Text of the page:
Probably the trickiest technical part of setting up in a new region is navigating different laws. I have found myself in many debates with lawyers in countries as diverse as India, the Republic of Ireland and Italy about the interpretation of different legal requirements. Without a shadow of a doubt you need to partner with a legal counsel in the new region that understands your business – ideally your existing law firm will be able to do this search for you or introduce you to their local associate.
Property law, incorporation and company law all need specialist local advice but their impact on your business pales into insignificance when it comes to tax law. You need great advice on all kinds of taxes but, given that over 70% of your cost is likely to be labor costs, you need absolute certainty when it comes to employment taxes. Also, if you plan to implant people from your home geography into the new location you need to be really clear on expatriate tax provisions.
Laying down your footprint
A company that decides to set up a captive out-of country contact center has to build a physical presence - primarily property and technical infrastructure. The company only has two broad options to do this – do it yourself or get someone else to do it.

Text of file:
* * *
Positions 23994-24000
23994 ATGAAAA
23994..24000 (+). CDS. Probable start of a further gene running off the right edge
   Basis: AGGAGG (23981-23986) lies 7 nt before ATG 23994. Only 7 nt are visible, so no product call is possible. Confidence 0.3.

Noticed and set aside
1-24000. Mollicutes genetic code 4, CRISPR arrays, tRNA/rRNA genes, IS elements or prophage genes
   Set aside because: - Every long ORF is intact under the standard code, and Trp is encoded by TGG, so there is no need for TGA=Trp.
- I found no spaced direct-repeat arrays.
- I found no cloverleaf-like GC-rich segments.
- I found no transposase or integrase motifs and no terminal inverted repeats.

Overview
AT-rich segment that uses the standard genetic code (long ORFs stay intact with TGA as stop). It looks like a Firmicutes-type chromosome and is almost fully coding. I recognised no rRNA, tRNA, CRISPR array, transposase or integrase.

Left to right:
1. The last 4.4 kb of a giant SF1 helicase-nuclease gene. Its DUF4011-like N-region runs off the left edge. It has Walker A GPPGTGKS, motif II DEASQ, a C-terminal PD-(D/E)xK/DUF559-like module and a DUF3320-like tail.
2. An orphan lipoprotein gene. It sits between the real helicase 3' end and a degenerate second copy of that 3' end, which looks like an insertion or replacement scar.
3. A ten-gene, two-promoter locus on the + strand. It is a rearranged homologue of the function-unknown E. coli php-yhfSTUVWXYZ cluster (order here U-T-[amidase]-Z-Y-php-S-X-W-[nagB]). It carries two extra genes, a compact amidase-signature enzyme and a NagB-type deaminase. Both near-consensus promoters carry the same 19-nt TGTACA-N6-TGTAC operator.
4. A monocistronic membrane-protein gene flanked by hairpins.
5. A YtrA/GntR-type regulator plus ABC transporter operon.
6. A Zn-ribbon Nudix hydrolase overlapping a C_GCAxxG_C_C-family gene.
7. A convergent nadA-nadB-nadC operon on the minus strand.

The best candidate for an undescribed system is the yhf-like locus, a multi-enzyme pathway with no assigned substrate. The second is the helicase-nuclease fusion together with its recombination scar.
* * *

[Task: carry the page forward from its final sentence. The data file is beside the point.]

Anyone that has had to deal with overseas property agents and telecom companies will know that it is a slow painful process to build your own operation, and it is incredibly difficult to build fruitful relationships. My recommendation is to partner with someone who has already taken the pain – either an outsourcer with spare capacity or a hosted outsource operation who can rent you space on a per desk basis that you can hopefully plug your technology straight into.
This is a critical relationship for success – not only because this partner will control the quality of your real estate and your access to it, but they can also front the relationship with technology infrastructure vendors and can use their local influence to improve up-time and fault resolution.
Filling up with the right people
You have chosen the country, located a city, and secured premises wired up back to the mothership. So far, so good but the customer will never feel any of that – the rubber really hits the road with people. People talk to customers and people create customer experiences.
The partnership that will most influence the scorecard of your overseas operation is you recruitment partner. The selection process to get to the right recruitment partner has to be a perfect marriage of your vision, your cultural ambitions and your people requirements as well as the partner’s local knowledge of the marketplace, talent attraction strategy and labor rates. You have to provide your recruitment partner with really clear guidelines to empower them to find the best people for your operation.
Like any operation, a captive out-of-country call center will succeed or fail on the quality of its leadership and the clarity of its vision. The final piece of the jigsaw that will breathe the life into the overseas location is strong, trusting, knowledgeable local partnerships. To give your operation the best chance to thrive take the time to select the right partners and nurture those relationships.